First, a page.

Social Medipedia

Saturday, October 1, 2011


Remember the days when Wikipedia was about as valid of a source as the story told from the guy who knows a guy who knows a guy who has some drug dealer cousin that heard the story from some girl? Even though Wikipedia has become a bit more valid of a source for information, people still have a negative connotation toward citing it as a source for papers.

Social media is now threatening to become the new Wikipedia.

Much like the collective collaboration concept of Wikipedia was great, the immediacy of news on social media is a great concept. It is how we, as a whole, choose to use this tool that will determine how it will be perceived in the future. Posting breaking news on hearsay and questionable information will be the downfall of the reputation for social media as a news outlet.

An article on editorsweblog.org brings up a great question: is tweet first, ask questions later the best policy? Is it so important for people to know right away? When there is the risk of your tweet being incorrect, there is a chance that you will lose credibility. Have enough incorrect tweets, you will not be a valid information source to a large population of the online news readers.

A different article
on editorsweblog.org discusses how several different news companies handle the balance between immediacy versus accuracy. There are ways for these two important news elements to live in harmony, and it would bode well for journalists everywhere is the world would ensure accuracy in their reports. Even something as small as a tweet can cause a massive reaction, and misinformation can end up doing more harm than help.

Do you have any ideas on how to ensure accuracy? How do you make sure your tweets aren't full of false information?

Photo courtesy of creative commons.

3 comments:

Megan Evans October 3, 2011 at 11:53 AM  

It is quite indisputably much easier to make inaccurate comments these days. Twitter and facebook updates can happen within seconds of an incident's occurrence, leaving little time to double-check the facts. I think it is great we now have the capability to find out about breaking news in almost real time, but it does come with the price of possible inaccuracies. If people would attempt at least one other reference before posting information, we could possibly slow the amount of wrong information that is being exchanged.

However, newspapers and television programs have errors in their reporting from time to time, and they often have a greater window of time to fact-check their stories. Reporting false information is damaging to a person's reputation, but so long as the errors are corrected and they are infrequent, I believe it is a small price to pay for the advances we have now.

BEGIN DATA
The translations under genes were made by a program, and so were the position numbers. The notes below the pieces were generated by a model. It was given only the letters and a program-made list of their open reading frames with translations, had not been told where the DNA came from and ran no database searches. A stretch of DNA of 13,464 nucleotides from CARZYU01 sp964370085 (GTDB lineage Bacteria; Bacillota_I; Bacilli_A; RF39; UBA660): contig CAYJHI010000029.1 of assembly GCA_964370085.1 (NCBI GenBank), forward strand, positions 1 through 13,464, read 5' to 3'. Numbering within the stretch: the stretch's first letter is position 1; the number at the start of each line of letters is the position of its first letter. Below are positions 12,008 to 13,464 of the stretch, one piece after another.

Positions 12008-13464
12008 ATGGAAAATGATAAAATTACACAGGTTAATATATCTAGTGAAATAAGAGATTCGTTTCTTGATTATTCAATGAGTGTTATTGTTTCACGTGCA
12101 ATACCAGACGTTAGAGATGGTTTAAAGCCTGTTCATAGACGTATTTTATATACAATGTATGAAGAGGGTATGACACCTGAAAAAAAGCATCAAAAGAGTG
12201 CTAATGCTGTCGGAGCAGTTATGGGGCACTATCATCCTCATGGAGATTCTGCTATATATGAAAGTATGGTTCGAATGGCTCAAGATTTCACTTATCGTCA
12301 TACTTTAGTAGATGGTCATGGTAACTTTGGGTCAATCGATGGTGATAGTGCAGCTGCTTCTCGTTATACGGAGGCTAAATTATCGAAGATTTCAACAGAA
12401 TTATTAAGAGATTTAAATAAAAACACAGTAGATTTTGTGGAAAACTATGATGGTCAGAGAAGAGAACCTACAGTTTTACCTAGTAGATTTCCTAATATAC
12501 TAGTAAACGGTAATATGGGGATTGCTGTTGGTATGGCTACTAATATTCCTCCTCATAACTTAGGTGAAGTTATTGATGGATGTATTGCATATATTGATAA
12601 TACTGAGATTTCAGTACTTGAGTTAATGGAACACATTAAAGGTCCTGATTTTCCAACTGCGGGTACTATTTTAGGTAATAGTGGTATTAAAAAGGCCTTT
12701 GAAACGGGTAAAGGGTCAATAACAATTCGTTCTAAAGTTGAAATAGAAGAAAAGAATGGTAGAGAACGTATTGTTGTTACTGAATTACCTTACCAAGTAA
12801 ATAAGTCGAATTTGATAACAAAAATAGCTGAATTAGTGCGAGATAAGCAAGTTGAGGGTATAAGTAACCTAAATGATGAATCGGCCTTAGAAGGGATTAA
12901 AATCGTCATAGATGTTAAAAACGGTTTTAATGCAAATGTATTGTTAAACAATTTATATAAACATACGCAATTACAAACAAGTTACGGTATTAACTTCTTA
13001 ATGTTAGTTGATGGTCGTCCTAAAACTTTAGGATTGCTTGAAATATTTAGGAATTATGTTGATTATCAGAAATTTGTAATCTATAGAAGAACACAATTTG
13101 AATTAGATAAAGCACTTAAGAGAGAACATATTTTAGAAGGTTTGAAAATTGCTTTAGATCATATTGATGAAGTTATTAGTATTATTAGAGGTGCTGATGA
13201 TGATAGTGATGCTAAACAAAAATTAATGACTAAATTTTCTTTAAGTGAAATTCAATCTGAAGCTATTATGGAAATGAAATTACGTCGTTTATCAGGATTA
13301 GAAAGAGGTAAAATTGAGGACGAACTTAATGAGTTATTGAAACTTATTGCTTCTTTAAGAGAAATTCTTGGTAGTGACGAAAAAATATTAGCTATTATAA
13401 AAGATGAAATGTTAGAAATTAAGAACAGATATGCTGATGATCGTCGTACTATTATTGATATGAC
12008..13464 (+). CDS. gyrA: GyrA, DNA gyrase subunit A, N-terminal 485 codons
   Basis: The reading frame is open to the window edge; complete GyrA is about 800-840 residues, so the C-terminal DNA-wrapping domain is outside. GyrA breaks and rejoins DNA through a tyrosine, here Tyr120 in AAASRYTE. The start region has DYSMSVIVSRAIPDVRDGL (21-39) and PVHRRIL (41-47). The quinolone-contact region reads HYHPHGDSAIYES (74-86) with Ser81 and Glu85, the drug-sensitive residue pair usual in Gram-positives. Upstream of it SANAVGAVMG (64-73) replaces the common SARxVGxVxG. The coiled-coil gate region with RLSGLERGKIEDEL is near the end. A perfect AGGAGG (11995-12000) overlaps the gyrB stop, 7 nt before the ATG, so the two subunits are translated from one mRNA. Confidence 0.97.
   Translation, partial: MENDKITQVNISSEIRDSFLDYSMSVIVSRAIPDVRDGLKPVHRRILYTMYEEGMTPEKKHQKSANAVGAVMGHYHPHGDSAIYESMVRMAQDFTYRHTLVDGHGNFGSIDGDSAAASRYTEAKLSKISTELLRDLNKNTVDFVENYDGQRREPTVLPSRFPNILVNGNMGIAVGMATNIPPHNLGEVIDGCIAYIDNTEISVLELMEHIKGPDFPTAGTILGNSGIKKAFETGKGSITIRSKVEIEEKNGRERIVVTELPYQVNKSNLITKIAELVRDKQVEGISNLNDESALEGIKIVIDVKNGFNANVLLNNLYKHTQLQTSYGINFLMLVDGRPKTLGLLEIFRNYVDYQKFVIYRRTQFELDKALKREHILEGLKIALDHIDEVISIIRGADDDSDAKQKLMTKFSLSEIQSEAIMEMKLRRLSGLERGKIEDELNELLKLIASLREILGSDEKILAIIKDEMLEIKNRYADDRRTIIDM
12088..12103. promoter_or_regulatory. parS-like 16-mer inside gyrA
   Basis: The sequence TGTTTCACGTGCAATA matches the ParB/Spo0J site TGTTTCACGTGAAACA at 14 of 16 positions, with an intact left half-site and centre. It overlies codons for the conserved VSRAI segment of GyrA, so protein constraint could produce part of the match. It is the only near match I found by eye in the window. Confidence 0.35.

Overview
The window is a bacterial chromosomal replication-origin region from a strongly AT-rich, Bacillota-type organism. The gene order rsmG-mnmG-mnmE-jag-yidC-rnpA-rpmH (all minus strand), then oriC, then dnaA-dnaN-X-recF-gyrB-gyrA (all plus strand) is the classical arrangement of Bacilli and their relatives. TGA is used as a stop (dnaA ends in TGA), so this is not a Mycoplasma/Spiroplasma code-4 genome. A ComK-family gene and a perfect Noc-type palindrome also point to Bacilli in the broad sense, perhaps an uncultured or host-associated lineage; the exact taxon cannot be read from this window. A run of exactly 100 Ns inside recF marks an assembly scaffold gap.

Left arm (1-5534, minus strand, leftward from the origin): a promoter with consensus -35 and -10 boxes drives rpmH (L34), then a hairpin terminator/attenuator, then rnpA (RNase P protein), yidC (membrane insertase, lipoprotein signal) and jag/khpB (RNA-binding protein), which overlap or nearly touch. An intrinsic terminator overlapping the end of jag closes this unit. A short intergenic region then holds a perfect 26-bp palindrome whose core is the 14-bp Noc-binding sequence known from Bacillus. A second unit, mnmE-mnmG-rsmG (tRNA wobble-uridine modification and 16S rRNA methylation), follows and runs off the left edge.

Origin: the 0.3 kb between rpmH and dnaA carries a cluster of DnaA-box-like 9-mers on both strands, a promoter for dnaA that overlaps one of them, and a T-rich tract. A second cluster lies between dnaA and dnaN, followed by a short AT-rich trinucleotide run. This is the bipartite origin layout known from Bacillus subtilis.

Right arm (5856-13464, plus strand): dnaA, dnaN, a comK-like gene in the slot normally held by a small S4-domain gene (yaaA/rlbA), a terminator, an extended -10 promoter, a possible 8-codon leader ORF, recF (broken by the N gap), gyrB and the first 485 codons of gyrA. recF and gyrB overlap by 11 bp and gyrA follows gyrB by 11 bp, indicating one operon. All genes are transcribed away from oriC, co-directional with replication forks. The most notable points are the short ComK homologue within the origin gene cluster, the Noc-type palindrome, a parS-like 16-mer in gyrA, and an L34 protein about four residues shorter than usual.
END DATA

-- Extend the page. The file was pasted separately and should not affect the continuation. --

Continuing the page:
Mike Tweeton October 3, 2011 at 6:16 PM  

Great post David. This raises an excellent social dilemma. Many turn to social media for instant information, but how can that information be guaranteed trustworthy?
About a month ago, charges were pressed against two adults in Mexico who falsely posted information that a local school was under attack by terrorists. This spawned mass panic. Even though the posting parties claim it was done as a joke, there were serious consequences to their actions.
I have also read that this exact situation is leading to a new role in businesses, the social media editor. Companies will hire professions to monitor social media sites and debunk any false information. This seems like a sort of social media public relations job.
I think it is truly up to the reader though to decide what to believe and what not to believe.

Ben Rodgers October 4, 2011 at 10:04 PM  

It is very tough to know whether or not something you find on social media is credible or not. The one thing to do is look who is posting it. If it is someone who is credible in the field chances are they know what they are talking about. Other ways to see if a source is credible is to see if other news outlets are writing about it. With social media it's hard to tell anybody can post anything.

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